Still finished in its Le Mans blue livery, Andrey first drove the beautiful 500 TRC at the Nassau Bahamas Speed Week in December 1957. Andrey failed to finish the Tourist Trophy event but came back strong with a 2nd in class in the Governor’s Trophy prelim race and a respectable 5th in class in the hotly contested Nassau Trophy race. Following Nassau, the car remained in the Southeast and was entered by Mike Garber in the 1958 12 Hours of Sebring. Driven by Andrey, Bill Loyd, and for a short stint the great Dan Gurney, the car ran well until the 125th lap when it suffered a rear axle bearing failure.
Following Sebring, the car was refinished in a two-tone scheme of white over a red lower body, a red stripe, and Swiss emblems on each side, paying homage to Andrey’s Swiss heritage. 0706 MDTR was driven by Andrey in a slew of races through 1959, earning him the SCCA E-Modified championships in 1958 and 1959. Almost always among the top 10 finishers, the car claimed an overall win at Lime Rock in April 1958, and a class win at the 1958 President’s Cup at Marlboro, Maryland. It also won its class at Bridgehampton in June 1958, Virginia International Raceway in October 1958, Thompson in May 1959, and Lime Rock in July 1959.
The Ferrari’s success prompted a fair amount of coverage in the motoring press, including a piece in the October 1959 issue of Road & Track, and cover car status for the January 1960 issue of Sports Car Graphic. In early, 1960 Andrey offered the TRC for sale, and over the next two decades it passed through a documented chain of owners across the United States.
In the early 1960s, while driven in a racing school by Henry Hironaka, the original 2-liter engine number 0706 MDTR dropped a valve and was removed from the car. For a time 0706 MDTR, as with many used Ferrari racing cars of the period, had a Ford 289 V-8 motor installed to keep it operational. Later, the Ford engine was removed and a new 2-liter engine, stamped with the number 0582 LM, was installed.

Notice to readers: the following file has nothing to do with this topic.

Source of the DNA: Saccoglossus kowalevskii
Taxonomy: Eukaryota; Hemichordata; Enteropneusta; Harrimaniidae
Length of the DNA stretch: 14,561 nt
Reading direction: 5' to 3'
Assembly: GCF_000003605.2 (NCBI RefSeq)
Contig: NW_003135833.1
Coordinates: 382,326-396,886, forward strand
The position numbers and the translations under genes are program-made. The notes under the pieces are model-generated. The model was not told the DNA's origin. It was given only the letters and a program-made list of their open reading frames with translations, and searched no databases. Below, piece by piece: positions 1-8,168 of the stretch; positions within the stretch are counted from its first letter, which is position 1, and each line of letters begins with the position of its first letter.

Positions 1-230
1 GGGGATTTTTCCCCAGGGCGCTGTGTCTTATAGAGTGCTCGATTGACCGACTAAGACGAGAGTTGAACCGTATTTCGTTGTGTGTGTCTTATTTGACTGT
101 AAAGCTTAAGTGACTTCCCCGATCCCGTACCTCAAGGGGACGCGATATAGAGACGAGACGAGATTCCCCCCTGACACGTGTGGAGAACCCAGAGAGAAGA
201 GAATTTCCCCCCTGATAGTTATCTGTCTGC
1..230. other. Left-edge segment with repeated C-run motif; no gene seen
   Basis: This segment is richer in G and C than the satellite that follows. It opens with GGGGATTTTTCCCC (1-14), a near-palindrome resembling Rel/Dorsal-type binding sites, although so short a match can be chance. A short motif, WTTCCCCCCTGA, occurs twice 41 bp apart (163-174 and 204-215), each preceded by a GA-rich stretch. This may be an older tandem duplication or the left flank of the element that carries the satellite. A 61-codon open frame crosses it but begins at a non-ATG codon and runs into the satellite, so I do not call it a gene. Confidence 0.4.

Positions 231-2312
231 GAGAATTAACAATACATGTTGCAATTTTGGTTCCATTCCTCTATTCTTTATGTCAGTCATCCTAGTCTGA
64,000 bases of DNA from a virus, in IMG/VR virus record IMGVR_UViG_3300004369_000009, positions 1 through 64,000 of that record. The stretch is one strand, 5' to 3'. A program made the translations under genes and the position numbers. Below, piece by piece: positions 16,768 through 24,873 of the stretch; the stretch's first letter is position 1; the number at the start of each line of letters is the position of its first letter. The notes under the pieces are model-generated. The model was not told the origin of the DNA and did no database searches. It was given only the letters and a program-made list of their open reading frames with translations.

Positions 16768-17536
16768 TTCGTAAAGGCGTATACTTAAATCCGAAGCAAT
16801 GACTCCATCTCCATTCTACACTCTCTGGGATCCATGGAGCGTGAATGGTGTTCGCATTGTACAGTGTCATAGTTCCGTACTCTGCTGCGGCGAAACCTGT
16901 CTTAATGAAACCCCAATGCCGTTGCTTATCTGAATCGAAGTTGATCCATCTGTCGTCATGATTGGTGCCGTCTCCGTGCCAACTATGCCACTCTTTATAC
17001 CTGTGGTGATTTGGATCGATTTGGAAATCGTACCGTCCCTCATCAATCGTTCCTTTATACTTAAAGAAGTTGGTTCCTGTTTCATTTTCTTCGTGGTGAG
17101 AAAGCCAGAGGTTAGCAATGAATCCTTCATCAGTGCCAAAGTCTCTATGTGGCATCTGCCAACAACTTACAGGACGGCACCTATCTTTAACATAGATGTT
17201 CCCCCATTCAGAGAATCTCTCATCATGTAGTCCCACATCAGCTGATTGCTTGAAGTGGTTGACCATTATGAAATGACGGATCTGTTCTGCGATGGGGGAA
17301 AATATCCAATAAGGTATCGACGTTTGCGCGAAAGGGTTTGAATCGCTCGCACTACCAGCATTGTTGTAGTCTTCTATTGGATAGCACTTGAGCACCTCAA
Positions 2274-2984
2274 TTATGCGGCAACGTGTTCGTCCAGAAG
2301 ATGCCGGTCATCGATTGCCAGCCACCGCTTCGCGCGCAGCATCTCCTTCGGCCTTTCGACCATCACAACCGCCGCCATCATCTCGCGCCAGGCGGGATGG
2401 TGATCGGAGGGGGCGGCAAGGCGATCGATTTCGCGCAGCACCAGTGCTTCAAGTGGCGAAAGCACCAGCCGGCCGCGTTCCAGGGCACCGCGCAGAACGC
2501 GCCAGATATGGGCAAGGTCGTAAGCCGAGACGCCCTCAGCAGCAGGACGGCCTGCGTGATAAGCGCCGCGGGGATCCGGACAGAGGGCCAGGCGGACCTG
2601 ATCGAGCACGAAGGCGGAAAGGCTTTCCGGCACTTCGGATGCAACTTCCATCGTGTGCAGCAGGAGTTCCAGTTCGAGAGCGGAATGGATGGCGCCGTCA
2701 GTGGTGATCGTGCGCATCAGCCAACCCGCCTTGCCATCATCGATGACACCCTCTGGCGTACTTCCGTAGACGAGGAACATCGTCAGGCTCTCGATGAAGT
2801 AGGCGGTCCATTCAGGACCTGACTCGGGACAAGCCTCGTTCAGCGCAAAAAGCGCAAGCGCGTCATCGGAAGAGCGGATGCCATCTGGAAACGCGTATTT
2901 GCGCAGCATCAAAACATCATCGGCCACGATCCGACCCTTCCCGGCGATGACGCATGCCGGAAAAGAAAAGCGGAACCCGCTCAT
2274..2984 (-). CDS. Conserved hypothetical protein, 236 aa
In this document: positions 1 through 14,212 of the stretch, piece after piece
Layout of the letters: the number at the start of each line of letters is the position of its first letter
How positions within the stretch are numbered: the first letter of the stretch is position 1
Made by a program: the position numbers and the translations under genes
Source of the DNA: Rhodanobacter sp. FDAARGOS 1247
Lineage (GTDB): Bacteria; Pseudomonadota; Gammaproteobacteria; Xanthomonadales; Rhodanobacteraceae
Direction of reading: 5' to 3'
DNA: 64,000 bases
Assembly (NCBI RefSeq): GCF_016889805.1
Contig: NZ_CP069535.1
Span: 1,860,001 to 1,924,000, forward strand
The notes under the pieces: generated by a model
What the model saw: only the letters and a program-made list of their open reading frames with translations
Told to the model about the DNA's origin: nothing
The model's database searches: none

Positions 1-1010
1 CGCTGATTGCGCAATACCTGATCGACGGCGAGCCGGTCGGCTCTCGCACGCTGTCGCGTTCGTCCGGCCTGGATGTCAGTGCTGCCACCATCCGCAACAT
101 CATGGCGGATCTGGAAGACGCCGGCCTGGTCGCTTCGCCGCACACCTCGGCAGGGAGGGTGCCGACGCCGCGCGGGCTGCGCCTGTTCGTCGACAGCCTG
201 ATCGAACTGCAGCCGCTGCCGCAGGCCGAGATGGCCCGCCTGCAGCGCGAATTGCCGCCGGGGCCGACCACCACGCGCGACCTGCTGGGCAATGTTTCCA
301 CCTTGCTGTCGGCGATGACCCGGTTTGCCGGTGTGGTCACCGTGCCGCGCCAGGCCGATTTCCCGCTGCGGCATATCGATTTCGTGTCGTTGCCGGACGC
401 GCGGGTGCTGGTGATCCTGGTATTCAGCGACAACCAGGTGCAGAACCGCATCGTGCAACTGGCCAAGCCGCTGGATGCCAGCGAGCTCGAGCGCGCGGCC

In May 1980 Stanley Nowak found the original 0706 MDTR engine crated within Luigi Chinetti’s warehouse, and he soon sold it to Derek Lees in Birmingham, England, who installed it in the restoration of a 500 TR, chassis number 0640 MDTR.
In 1984, the 500 TRC was purchased by Count Hubertus von Dönhoff in Germany, and over the following 10 years he entered the car twice at the Mille Miglia Storica and three times at the AvD-Oldtimer Grand Prix at the Nürburgring. By 1995 the Ferrari was back in the U.S. and proudly displayed at the 1995 Cavallino Classic, winning the Coppa per Quattro Cilindri for the best four-cylinder Ferrari.
Subsequently the 500 TRC was sold in September 1998 to Roger Willbanks, Sr., a respected collector based in Colorado who presented the car at the 2001 Meadow Brook Concours d’Elegance, the 2003 Amelia Island Concours d’Elegance, and the 2005 Pebble Beach Concours d’Elegance. Following the sale to a New York-based collector in 2006, the car was shown at the 2007 Reading Concours d’Elegance, where it won the Scaglietti Award. In 2014, this 500 TRC was acquired by Oscar Davis and, most importantly, the car was reunited with the numbers-matching engine number 0706 MDTR, which has recently been reinstalled in preparation for the car’s current offering. Its spare engine, number 0582 LM, accompanies the sale.
Now offered from the Oscar Davis Collection, this sensational spider continues to benefit from an older restoration. It claims important competition use, having been driven by Richie Ginther at the 24 Hours of Le Mans and by Gaston Andrey at the 12 Hours of Sebring—also forming the primary component of his 1958 and 1959 SCCA championships.
Simply awe-inspiring in its menacing red-over-black Scaglietti coachwork, this striking 500 TRC would make a great entrant at significant marque events or may be enjoyed at vintage racing gatherings like the Mille Miglia Storica, Le Mans Classic, or the Monterey Historics, in addition to the world’s top concours d’elegance. The voluptuous coachwork instantly declares the car’s position in the evolution of a celebrated legend, that sports-car racing masterpiece forever known by two words: Testa Rossa.